In light of the ongoing discussions and debates about “same sex marriage”, I felt the need to address our faithful concerning this issue. Although it would appear to me that the Church doctrine and Scripture has been clear about this issue, there are those who “twist” the Scriptures and the Canons of the Church to fit their own needs. We have always believed that the interpretation of Scripture lies within the framework of “Holy Tradition” and the experience and interpretation of the Holy Fathers before us. Who are we to interpret the Scripture outside of this Sacred Tradition? Only those, who do not have the light of Christ, will interpret Scripture to their own ends.

In the above passage from Romans, St. Paul writes that because of the “lusts of their hearts,” they exchanged the truth of God for the lie. Society and our culture is trying to sell us the “lie,” that “gay marriage” is a right and that it is a natural thing. This could not be further from the truth! An error is a delusion. The delusion that St. Paul refers to is the belief that homosexuality or an “alternative life-style” is acceptable. It is unnatural and unacceptable to God! As with all sins, Christ forgives the sinner who repents. If there is no repentance though, or admittance of sin, there can be no forgiveness. The words of the Prophet Isaiah apply here, “The look on their faces testifies against them; they parade their sin like Sodom; they do not hide it. Woe is them! They have brought disaster upon themselves.” (Isaiah 3:9)

Our society challenges the beliefs of Christ and the Church. They not only justify the sin, but they expect that this sin become acceptable. It is not! His Beatitude, Metropolitan Jonah, shared in his pastoral letter concerning this issue the affirmations, principles and guidelines that the Orthodox Church in America proclaimed nearly twenty years ago. They are as follow:

  • God wills that men and women marry, becoming husbands and wives. He commands them to increase and multiply in the procreation of children, being joined into “one flesh” by His divine grace and love. He wills that human beings live within families (Genesis 1:27; 2:21-24; Orthodox Marriage Service).
  • The Lord went even further to declare that people who look at others in order to lust after them in their hearts have “committed adultery” (cf. Matthew 5:27-30).
  • Christ’s apostles repeat the teachings of their Master, likening the unique marriage between one man and one woman to the union between Christ and His Church which they experience as the Lord’s very body and His Bride (Ephesians 5:21-33; 2 Corinthians 11:2).
  • Marriage and family life are to be defended and protected against every open and subtle attack and ridicule.
  • Sexual intercourse is to be protected as a sacred expression of love within the community of heterosexual monogamous marriage in which alone it can be that for which God has given it to human beings for their sanctification.
  • Homosexuality is to be approached as the result of humanity’s rebellion against God, and so against its own nature and well-being. It is not to be taken as a way of living and acting for men and women made in God’s image and likeness.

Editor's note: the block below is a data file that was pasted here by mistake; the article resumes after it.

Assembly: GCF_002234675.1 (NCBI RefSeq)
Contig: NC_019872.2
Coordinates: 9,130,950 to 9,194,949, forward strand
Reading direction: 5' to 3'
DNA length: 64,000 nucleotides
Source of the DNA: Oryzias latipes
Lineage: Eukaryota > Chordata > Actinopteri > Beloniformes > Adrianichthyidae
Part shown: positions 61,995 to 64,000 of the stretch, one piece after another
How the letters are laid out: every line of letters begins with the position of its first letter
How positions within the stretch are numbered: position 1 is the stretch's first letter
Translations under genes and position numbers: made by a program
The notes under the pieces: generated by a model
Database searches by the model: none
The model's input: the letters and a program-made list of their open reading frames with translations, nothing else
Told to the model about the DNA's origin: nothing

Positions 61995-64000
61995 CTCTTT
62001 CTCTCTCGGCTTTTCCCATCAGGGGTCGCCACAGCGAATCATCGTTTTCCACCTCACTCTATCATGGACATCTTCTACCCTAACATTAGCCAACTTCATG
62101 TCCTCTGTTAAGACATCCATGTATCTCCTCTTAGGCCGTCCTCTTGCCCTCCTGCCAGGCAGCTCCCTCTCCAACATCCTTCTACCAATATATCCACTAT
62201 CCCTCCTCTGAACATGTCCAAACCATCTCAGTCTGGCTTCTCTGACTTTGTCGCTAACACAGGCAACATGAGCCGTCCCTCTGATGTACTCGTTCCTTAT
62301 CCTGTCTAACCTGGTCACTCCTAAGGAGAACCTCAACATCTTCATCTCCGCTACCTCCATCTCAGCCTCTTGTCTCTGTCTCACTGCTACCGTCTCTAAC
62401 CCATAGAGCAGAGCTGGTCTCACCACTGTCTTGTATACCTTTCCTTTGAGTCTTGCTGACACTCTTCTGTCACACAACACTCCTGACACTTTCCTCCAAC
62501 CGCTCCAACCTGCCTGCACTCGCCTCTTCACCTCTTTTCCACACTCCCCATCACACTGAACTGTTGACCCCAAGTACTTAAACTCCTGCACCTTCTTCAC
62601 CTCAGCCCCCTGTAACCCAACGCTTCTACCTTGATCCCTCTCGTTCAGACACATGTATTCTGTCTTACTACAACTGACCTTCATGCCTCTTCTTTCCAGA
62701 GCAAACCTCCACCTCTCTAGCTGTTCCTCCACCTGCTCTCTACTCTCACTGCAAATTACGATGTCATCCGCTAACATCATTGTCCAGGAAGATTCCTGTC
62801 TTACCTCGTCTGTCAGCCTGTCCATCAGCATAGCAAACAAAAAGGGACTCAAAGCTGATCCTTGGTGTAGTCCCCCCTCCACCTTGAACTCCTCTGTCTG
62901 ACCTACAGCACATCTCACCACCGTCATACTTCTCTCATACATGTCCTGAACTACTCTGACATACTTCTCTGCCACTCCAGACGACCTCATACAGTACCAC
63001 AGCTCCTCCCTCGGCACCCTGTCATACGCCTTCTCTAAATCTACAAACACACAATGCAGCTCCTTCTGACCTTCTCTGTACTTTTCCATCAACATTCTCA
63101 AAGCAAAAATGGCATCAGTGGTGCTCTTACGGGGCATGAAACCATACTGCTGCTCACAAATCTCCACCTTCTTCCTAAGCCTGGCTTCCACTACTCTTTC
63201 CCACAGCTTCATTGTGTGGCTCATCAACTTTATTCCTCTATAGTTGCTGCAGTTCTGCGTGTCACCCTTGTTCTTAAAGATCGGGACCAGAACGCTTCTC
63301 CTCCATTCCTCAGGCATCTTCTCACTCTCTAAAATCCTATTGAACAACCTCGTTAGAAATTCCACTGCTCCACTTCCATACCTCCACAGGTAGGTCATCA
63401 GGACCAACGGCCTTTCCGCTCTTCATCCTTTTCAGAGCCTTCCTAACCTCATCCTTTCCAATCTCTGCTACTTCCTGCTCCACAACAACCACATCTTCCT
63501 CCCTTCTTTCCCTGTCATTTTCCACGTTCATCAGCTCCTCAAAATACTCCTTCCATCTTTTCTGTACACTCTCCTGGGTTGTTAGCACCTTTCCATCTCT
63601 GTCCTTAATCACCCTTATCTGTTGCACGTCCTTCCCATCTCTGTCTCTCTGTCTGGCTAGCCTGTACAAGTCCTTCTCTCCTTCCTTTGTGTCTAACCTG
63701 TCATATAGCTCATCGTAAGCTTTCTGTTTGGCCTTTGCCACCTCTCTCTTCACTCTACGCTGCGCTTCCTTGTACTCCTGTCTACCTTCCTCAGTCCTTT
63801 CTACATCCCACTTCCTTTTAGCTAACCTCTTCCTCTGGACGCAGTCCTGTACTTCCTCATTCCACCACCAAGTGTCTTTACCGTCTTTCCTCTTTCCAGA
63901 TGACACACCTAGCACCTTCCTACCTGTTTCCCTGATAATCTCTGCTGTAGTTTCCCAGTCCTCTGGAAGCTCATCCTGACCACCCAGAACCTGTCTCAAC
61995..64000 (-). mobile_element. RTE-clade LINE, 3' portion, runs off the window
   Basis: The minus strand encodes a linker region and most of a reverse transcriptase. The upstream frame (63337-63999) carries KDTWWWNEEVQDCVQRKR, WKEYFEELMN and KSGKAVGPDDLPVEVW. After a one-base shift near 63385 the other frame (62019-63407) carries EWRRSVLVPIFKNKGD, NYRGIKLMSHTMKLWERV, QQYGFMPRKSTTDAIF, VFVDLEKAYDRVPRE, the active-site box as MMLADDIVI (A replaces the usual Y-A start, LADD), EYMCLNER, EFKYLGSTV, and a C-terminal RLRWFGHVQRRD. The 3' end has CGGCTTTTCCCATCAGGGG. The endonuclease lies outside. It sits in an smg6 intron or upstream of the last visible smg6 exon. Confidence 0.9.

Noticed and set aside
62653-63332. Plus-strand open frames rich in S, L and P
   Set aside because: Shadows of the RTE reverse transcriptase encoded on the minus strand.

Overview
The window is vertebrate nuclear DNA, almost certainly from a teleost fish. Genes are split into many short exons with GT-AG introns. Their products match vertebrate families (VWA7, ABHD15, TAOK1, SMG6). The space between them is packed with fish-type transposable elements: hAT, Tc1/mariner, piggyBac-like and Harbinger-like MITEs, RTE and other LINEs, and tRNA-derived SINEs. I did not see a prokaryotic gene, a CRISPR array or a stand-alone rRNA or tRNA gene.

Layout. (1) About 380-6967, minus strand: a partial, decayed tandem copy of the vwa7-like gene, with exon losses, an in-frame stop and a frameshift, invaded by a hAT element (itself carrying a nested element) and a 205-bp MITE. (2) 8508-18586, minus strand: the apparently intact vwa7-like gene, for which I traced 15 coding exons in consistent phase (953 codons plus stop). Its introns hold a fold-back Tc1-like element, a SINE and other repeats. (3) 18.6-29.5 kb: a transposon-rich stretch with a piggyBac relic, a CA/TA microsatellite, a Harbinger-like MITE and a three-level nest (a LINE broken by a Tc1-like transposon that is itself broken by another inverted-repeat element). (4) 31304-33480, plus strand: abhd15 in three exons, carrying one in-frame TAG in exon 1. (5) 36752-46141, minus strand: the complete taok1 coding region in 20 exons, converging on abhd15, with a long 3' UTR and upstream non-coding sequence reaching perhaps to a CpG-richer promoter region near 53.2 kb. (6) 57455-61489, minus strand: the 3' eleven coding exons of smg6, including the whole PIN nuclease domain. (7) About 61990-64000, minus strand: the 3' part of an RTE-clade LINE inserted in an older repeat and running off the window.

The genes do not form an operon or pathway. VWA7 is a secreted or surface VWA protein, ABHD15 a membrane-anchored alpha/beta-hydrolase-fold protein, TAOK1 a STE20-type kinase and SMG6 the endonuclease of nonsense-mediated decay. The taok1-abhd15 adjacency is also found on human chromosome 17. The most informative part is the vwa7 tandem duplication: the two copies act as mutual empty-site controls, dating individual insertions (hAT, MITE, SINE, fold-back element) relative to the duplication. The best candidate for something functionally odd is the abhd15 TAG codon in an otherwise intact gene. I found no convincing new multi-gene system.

• Men and women with homosexual feelings and emotions are to be treated with the understanding, acceptance, love, justice and mercy due to all human beings.
  • People with homosexual tendencies are to be helped to admit these feelings to themselves and to others who will not reject or harm them. They are to seek assistance in discovering the specific causes of their homosexual orientation, and to work toward overcoming its harmful effects in their lives.
  • Persons struggling with homosexuality who accept the Orthodox faith and strive to fulfill the Orthodox way of life may be communicants of the Church with everyone else who believes and struggles. Those instructed and counseled (sic) in Orthodox Christian doctrine and ascetical life who still want to justify their behavior may not participate in the Church’s sacramental mysteries, since to do so would not help, but harm them.

On the second day of August, we commemorate Saint Basil the Blessed, fool for Christ’s sake and wonderworker of Moscow. At Great Vespers we sing, “ …and that He (Christ) may grant to our hierarchs victory over heresies, unity in the Church, order to the world, and great mercy to our souls.” Still, to this day, we must face modern heresies, which are really old heresies “repackaged.” I pray that the Orthodox Church and its hierarchs can remain united in standing for Jesus Christ, Who is, The Truth!

Your Shepherd in Christ,


Bishop of Chicago
and the Midwest


  1. Everyone should ask their bishops to issue a similar statement… with one additional point that needs to be made very clear: clergy or laity who publicly teach contrary to the moral and dogmatic teachings of the Church — on this or any other issue — should understand that there are canonical disciplinary consequences that will be enforced for the protection of the flock. The job of a shepherd is not just to feed the sheep, but also to chase away the wolves.

    • My guess is that the other bishops – particularly the appalled four – will either remain silent, or claim enough has been said by the others.

      Bishop Matthias’s letter seems a bit hasty, unpolished, and emotional (with all the exclamation points, coupled with a long repeat of the 1992 encyclical), but I like seeing that in a bishop at a time like this. It says he really cares about the topic, and cares more about witnessing to the truth than his own image.

  2. Axios!

  3. Also Anonymous says

    From the Antiochians:


  4. Axios indeed!

  5. Dustan Eddington says

    Axios Bishop, AXIOS This movement can not be allowed to snare the simple faithful by the heretical teaching proposing acceptance of a sin in the form of a sacrament. Woe to those who call good evil and evil good. There is only one reponse Anthema to heresy…..